Apollo 10½: A Space Age Childhood
A bit of 1960s nostalgia that’s better than OK, Boomer
By Diana Beechener
In the ‘60s, the Houston area was besieged with space race fever. Those who weren’t working at NASA were inundated with space-themed businesses, astronaut entertainment, and even otherworldly food. The world seemed to stop for every launch, the community holding their collective breath until liftoff.
The race to the moon captivates Stan (Milo Coy in his debut), the youngest of six children in a Houston suburb. Stan spends his time in school making up interesting stories about the things NASA will find and pretending his dad’s NASA job is cooler than it really is.
Stan’s wildest dreams come true at the end of the school year, when he’s given the chance to make a little history himself. As the astronauts of Apollo 11 get close to their historic moon landing, Stan is approached by two NASA agents. It seems they accidentally built the lunar module too small. There’s no way a grown man could fit into it, but a 10-year-old boy could. They ask Stan if he will help on a super-secret mission—test out the lunar module in space before NASA does the publicized moon landing.
Can Stan make history without telling a soul?
A beautifully animated time capsule that clearly pulls heavily from director Richard Linklater’s childhood, Apollo 10½ is more a delightful bit of nostalgia than a space adventure. This film is like listening to a beloved family member tell you a childhood tale. Think of it as The Sandlot, but with rockets. Linklater (Where’d You Go, Bernadette?) uses a special 2D animation process (which he worked on with longtime collaborator Tommy Pallotta) to capture the palette, textures, and sights of 1969. Unlike Linklater’s past rotoscoped films, Waking Life and Scanner Darkly, the animation here feels more fluid and dreamlike.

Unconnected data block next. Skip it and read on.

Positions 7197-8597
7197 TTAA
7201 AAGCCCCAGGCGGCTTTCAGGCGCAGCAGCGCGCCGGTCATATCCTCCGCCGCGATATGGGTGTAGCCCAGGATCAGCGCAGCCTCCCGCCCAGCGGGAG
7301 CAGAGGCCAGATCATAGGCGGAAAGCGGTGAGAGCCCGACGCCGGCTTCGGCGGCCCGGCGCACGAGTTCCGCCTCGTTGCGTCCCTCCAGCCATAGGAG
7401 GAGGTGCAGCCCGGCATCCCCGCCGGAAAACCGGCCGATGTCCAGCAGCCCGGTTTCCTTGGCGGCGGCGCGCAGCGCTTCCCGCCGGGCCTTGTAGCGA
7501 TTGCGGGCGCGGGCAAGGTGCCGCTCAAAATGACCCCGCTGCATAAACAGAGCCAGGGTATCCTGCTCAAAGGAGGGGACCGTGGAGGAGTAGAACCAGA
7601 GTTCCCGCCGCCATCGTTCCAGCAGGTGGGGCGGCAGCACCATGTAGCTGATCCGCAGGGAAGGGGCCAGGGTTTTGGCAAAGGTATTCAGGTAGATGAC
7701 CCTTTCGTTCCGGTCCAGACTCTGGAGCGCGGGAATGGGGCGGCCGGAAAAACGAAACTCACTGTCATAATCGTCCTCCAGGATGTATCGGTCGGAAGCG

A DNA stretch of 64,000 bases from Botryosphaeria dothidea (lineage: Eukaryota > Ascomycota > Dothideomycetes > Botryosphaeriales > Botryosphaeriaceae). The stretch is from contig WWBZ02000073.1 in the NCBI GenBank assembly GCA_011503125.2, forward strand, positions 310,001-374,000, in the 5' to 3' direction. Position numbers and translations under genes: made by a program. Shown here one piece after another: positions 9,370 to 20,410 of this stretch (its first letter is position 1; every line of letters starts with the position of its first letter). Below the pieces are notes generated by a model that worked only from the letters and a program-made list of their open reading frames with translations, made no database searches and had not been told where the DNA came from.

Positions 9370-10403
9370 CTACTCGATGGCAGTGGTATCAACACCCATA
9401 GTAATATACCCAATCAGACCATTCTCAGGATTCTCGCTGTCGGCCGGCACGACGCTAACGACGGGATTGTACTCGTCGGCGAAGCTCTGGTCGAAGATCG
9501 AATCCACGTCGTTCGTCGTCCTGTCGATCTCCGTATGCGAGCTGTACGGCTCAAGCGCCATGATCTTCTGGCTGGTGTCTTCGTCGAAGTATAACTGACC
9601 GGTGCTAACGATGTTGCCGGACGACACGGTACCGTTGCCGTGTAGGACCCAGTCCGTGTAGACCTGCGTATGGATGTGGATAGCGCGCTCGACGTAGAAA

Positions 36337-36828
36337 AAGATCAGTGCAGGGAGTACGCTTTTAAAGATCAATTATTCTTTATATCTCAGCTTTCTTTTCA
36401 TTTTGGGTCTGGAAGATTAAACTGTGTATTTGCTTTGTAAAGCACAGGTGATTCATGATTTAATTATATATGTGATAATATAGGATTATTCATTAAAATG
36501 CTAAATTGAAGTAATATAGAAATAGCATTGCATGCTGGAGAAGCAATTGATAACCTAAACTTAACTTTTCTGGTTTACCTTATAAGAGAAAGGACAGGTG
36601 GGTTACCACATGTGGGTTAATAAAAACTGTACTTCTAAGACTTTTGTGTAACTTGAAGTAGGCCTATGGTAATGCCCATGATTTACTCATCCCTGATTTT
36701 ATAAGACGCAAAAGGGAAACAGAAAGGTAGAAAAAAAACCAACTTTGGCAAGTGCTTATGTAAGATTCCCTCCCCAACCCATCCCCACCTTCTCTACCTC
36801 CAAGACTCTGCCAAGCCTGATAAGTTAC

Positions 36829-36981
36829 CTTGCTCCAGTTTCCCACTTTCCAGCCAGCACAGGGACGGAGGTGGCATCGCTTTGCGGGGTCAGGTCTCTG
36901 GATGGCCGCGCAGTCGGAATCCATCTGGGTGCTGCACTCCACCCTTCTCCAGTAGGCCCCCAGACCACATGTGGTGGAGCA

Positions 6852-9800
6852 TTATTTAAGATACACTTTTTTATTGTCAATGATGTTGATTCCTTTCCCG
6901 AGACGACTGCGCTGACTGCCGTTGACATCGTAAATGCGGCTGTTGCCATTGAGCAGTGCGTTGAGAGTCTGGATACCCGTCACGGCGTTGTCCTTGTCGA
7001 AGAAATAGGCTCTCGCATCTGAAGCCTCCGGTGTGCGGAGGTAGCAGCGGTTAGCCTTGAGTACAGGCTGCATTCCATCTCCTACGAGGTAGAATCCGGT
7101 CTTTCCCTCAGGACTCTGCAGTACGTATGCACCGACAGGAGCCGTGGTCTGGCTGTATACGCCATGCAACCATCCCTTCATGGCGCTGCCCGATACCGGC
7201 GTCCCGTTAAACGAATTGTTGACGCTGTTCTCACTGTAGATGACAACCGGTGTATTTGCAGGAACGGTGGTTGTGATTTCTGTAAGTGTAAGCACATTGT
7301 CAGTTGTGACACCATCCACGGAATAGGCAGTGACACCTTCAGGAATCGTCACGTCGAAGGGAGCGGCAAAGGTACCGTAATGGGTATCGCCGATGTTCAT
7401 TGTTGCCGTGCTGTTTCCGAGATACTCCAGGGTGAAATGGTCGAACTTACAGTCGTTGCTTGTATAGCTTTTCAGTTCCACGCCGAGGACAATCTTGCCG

There’s clearly care in every frame of the film. Linklater has a very specific set of memories and pulls from them to recreate the feeling of the Houston suburbs in 1969. The film even animates old television footage of Walter Cronkite and Gloria Steinem, using a glow and grain patina to show that it emanates from the TV.
Linklater’s clear affection for the subject, and the space race, make up for a rather shallow look at the rest of the ‘60s. Stan and his family are aware of the civil rights movement and the Vietnam War, but they’re more concerned with avoiding long-haired hippies than they are the issues tearing the nation apart.
Still, the enthusiasm and longing for the excitement of the moon landing is palpable and contagious. The specificity of time and place, make the film more than just a “the olden days were better” lecture. There’s a real warmth to the material and a humor that’s infectious. Jack Black (Big Nate) narrates the film as a grown version of Stan. He’s the perfect choice since his mother Judith Love Cohen was a NASA engineer (who gave birth to Black while solving a mathematical equation that would help save the crew of Apollo 13).
Apollo 10½ will likely go down as one of Linklater’s lighter films. But the nostalgia and love that imbues this gorgeously animated film keeps it from being fluff. It’s a love letter to the best of the Boomer generation, and all the innocence and hope that the generation had as they turned their eyes toward the moon.
If you’re old enough to remember the Apollo 11 landing, this film will likely be a delightful reminiscence. If you’re born in a post-space race world, the charms of Linklater’s storytelling will likely have you entranced as well.
Apollo 10½: A Space Age Childhood is available on Netflix.
Good Animation * PG-13 * 97 mins.